Chasing unicorns: The European single safe asset project

Daniela Gabor, Jakob Vestergaard

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For the past 20 years, Economic and Monetary Union (EMU) institutions have sought to engineer a single safe asset that would provide a credible store of value for capital market participants. Before 2008, the European Central Bank used shadow banking to create a single safe asset that we term shadow money, and in doing so also erased borders between Euro area government bond markets. Lacking appropriate ECB support, shadow euros could not withstand the pressures of the global financial crisis and brought down several periphery euro government bonds with them. Two new plans, the Capital Markets Union and the Sovereign Bond-Backed Securities, again turn to shadow banking, this time by using securitization to generate an entirely private safe asset or a public–private safe asset. Such plans cannot solve the enduring predicament of EMU’s bond markets architecture: that Member States have competed for investors (liquidity) since the introduction of the euro, betraying a deep hostility towards collective political solutions to the single safe asset problem. Technocratic-led, market-based initiatives need to persuade EMU states that there is little threat to their ability to issue debt in liquid markets. Without ECB interventions, market-based engineering of single safe assets runs the danger of repeatedly destabilizing national bond markets.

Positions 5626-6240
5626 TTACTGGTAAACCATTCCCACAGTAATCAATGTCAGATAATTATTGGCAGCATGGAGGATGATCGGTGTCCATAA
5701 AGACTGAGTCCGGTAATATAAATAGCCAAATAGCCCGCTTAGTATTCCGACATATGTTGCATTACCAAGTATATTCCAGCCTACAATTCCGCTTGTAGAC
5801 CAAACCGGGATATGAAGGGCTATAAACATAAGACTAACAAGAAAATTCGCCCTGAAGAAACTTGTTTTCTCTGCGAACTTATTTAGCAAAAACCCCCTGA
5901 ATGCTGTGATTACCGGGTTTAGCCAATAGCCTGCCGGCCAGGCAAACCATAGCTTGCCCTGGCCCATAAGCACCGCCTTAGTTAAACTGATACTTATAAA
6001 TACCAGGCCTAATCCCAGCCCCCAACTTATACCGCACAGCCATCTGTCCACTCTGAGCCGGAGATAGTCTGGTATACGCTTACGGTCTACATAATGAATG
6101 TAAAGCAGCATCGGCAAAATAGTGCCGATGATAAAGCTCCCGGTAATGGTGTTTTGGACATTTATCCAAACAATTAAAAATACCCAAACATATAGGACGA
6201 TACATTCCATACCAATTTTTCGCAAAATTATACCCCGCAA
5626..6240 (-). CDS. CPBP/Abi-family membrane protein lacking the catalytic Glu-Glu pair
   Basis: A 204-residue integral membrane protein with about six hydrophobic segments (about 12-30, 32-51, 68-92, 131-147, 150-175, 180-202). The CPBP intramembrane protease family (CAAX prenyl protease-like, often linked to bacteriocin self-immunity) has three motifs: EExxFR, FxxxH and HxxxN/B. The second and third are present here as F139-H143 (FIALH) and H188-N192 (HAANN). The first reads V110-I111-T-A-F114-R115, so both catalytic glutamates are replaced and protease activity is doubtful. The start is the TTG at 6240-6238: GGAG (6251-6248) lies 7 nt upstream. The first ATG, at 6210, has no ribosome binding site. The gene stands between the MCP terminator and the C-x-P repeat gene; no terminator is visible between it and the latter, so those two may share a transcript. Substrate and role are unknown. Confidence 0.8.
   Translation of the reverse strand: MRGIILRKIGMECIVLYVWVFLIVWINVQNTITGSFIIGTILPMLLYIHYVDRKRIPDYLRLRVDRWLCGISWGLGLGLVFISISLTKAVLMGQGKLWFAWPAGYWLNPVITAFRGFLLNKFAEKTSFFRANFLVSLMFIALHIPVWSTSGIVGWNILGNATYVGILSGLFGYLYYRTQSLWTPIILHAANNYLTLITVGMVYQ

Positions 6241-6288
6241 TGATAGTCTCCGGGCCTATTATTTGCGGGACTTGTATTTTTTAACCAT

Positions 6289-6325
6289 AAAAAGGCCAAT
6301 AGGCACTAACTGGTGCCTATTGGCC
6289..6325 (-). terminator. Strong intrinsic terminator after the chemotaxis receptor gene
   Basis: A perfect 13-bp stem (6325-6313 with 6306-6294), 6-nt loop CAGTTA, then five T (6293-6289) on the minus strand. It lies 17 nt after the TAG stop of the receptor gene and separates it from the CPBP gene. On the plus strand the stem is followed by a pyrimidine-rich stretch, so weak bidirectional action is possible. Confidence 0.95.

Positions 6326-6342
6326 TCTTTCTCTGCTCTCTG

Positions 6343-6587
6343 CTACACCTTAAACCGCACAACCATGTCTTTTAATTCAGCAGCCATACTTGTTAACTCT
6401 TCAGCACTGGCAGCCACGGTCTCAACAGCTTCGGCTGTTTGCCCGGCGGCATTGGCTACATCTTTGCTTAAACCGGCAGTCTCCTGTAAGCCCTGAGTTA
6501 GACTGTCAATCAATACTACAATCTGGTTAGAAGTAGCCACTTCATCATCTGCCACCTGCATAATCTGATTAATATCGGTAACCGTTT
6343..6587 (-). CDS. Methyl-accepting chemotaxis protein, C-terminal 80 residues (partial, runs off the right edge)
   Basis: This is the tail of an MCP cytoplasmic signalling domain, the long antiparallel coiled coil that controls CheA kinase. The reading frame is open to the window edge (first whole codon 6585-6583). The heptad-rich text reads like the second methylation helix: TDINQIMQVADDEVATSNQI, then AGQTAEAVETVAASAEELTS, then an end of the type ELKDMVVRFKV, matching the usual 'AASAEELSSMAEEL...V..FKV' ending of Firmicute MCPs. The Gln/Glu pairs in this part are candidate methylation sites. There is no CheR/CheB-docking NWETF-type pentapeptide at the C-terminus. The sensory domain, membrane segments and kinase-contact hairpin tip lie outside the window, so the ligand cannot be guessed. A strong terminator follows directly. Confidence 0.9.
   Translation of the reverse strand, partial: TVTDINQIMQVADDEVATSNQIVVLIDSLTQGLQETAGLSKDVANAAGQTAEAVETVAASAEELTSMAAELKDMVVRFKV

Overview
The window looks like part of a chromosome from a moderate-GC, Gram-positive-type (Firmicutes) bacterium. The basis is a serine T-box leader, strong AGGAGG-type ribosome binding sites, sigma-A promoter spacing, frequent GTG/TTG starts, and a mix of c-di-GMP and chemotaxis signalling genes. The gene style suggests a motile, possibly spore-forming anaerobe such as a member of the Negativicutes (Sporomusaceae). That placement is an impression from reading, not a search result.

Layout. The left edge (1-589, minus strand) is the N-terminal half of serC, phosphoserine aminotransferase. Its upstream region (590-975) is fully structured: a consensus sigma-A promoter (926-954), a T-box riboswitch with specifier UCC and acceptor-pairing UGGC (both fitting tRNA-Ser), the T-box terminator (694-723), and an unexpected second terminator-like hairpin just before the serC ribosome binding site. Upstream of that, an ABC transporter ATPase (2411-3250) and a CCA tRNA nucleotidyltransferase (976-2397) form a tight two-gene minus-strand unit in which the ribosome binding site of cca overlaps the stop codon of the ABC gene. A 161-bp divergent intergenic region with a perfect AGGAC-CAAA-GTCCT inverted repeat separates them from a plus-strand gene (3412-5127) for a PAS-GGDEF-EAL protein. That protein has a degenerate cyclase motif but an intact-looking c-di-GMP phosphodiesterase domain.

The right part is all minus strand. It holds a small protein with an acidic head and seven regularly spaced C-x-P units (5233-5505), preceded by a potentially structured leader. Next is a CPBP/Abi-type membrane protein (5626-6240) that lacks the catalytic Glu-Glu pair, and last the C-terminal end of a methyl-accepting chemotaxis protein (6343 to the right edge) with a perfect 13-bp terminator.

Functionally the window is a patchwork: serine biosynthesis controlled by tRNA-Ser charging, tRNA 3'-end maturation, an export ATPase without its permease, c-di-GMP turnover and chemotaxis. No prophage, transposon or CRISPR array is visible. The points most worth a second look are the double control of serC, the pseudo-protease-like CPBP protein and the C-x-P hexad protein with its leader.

TidsskriftCompetition and Change
Udgave nummer2
Sider (fra-til)139-164
StatusUdgivet - 1 mar. 2018
Udgivet eksterntJa


  • European integration
  • Capital markets union
  • Safe assets
  • Government bonds

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